ARENA has thrown its weight behind Australia’s increasing focus on hydrogen as an alternative fuel source. Previously, ARENA has supported Toyota’s hydrogen centre at their Altona former car manufacturing plant, ATCO’s hydrogen microgrid in Western Australia and Jemena’s power-to-grid gas demonstration in western Sydney. Last year, ARENA also awarded $22.1 million to 16 hydrogen research projects. ARENA is also contributing to the National Hydrogen Strategy being led by Chief Scientist Alan Finkel.
“ARENA is playing a leading role in helping to get Australia’s hydrogen economy off the ground by supporting innovation from early stage research to demonstration-scale projects like this,” Mr Miller said.
BOC South Pacific’s Managing Director John Evans said this will leverage BOC’s existing infrastructure and expertise across the entire hydrogen supply chain, and support the growth of hydrogen as a zero emission fuel.
“BOC is delighted to be working with ARENA and our project partners to establish a local supply of renewable hydrogen in Queensland that can be easily scalable and replicated across the country.
“Through this project, we will deliver added environmental value to our industrial customers and facilitate the introduction of hydrogen fuel cell electric vehicles in Queensland – while also enhancing our own production processes at Bulwer Island.”
SEARs issued by the NSW Department of Planning
Following the submission of the Scoping Report for the proposed Bowmans Creek Wind Farm, the NSW Department of Planning and Environment has issued the Secretary’s Environmental Assessment Requirements (SEARs). The SEARs specify what issues are required to be addressed within the Environmental Impact Statement (EIS). The Scoping Report and SEARs are both available on the Major Projects portal at the link below.
A community update will be provided shortly with more details about the assessment work being carried out for the EIS and subsequent community information sessions. To subscribe to the community updates please enter your email address at the bottom of the project page.
Cohuna Solar Farm
Enel Green Power is seeking a generation licence from the Essential Services Commission of Victoria (ESC) as owner and operator of the Cohuna Solar Farm. The Cohuna Solar Farm is 34.2 MWdc/27.27 MWac in capacity, comprising of bifacial PV panels on single axis trackers. The Cohuna Solar Farm is located in the Shire of Gannawarra, Victoria, approximately eight kilometres south of the town of Cohuna, and 25 kilometres east of Kerang. The Applicant will invest approximately $60 million (AUD) to construct and operate the Cohuna Solar Farm.
Construction of the Cohuna Solar Farm began in March 2019 and commercial operations are due to commence by the end of 2019. The Cohuna Solar Farm will be connected to the local distribution grid through the Cohuna Zone Substation and will comprise around 87,000 bifacial PV modules. It is expected to generate up to 77 GWh per year for the 30 years of its estimated design life, equivalent to avoiding 70,200 tonnes of CO2 emissions each year.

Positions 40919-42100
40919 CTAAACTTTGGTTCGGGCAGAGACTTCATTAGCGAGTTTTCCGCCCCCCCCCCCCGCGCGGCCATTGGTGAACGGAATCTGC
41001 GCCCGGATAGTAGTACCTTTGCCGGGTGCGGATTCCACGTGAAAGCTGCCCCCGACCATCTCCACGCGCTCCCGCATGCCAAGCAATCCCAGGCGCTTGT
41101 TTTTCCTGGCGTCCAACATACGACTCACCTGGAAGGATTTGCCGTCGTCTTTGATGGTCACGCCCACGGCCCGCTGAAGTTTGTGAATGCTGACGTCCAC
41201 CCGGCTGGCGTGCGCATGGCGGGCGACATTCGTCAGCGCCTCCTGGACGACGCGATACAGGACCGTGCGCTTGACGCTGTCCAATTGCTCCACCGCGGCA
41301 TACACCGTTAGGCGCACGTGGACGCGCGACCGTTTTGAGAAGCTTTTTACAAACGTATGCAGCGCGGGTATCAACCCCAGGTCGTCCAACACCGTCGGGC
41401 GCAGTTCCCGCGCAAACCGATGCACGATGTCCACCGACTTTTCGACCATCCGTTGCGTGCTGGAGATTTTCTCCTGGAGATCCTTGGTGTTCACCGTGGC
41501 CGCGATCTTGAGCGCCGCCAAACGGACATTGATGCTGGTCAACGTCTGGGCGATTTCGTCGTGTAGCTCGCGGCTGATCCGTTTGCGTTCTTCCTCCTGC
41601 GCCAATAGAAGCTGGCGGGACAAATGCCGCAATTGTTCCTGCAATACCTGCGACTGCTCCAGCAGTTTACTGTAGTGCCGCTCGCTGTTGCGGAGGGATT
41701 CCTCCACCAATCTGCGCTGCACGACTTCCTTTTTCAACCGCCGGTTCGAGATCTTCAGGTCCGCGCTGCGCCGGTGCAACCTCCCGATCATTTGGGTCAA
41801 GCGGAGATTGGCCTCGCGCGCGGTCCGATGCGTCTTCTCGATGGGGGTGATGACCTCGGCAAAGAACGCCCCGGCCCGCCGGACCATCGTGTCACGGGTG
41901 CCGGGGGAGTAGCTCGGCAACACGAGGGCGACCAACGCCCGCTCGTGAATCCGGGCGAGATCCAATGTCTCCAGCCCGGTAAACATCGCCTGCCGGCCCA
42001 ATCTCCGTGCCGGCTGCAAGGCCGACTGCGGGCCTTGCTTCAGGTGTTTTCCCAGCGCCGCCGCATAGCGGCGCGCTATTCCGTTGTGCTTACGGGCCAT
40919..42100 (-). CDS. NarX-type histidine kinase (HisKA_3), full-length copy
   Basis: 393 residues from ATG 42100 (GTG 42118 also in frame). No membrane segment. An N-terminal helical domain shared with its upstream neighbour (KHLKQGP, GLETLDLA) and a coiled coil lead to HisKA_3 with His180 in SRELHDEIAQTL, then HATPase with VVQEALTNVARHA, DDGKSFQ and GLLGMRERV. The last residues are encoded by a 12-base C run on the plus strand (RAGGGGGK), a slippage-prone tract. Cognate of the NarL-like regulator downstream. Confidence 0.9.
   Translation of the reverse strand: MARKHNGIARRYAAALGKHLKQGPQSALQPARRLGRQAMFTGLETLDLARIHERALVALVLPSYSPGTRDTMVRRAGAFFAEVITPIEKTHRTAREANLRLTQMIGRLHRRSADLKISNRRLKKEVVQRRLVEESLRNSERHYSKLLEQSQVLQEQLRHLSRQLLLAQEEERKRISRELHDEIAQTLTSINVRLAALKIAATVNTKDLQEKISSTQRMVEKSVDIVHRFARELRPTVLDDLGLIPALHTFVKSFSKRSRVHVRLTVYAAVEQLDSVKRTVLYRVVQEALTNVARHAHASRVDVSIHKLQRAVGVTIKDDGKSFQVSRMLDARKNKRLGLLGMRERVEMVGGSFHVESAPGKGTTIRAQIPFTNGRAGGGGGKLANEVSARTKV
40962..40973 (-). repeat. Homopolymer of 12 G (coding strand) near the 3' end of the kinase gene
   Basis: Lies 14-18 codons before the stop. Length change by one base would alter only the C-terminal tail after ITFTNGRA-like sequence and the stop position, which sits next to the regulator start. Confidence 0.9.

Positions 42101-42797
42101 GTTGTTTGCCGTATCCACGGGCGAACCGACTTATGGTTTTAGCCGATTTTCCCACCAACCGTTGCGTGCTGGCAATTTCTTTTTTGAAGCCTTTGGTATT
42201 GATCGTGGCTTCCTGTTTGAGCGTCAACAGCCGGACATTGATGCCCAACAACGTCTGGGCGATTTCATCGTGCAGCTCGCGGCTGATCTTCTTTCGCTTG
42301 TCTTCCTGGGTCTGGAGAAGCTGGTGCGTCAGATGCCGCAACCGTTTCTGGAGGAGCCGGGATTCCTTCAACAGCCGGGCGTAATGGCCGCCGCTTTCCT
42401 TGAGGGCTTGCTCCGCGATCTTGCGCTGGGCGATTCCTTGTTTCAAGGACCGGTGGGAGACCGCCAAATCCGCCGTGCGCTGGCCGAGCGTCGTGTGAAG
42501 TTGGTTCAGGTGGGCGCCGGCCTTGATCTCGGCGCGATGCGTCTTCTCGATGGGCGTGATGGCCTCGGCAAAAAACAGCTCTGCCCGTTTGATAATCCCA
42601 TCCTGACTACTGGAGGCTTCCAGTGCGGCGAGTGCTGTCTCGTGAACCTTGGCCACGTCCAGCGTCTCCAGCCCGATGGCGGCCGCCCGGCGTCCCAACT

In August 2018, the Applicant successfully procured a 15-year support agreement through Victoria’s Renewable Energy Target (VRET) for the generation of energy and green certificates at the Cohuna Solar Farm, helping to support its ongoing commercial viability.
Source: Essential Services Commission of Victoria
NOTE: Enel Green Power acquired the Cohuna Solar Farm from original developer Leeson Group on financial close.
Garden Island Microgrid operational
Carnegie is pleased to announce that the Garden Island Microgrid (GIMG) has commenced operations following recent approval from the Department of Defence. With approvals in place from Department of Defence and Western Power (received in late June), Carnegie has officially powered up the system and has commenced producing clean renewable energy for HMAS Stirling, Australia’s largest naval base.
The energy being produced on Garden Island partially supports the power demand of HMAS Stirling under an electricity supply agreement between Carnegie and Department of Defence. Over the coming months, Carnegie will be working to optimise the system including ramping up capacity and system functionality.
The Garden Island Microgrid is a 2MW solar PV and 2MW/0.5MWh battery energy storage system with the capability to connect wave energy in the future. The system is designed as a wave-integrated microgrid and the agreements with the Department of Defence include the ability to sell power produced from wave energy. The Project has received funding support from the Australian Renewable Energy Agency (ARENA).
Source: Carnegie Clean EnergyView PDF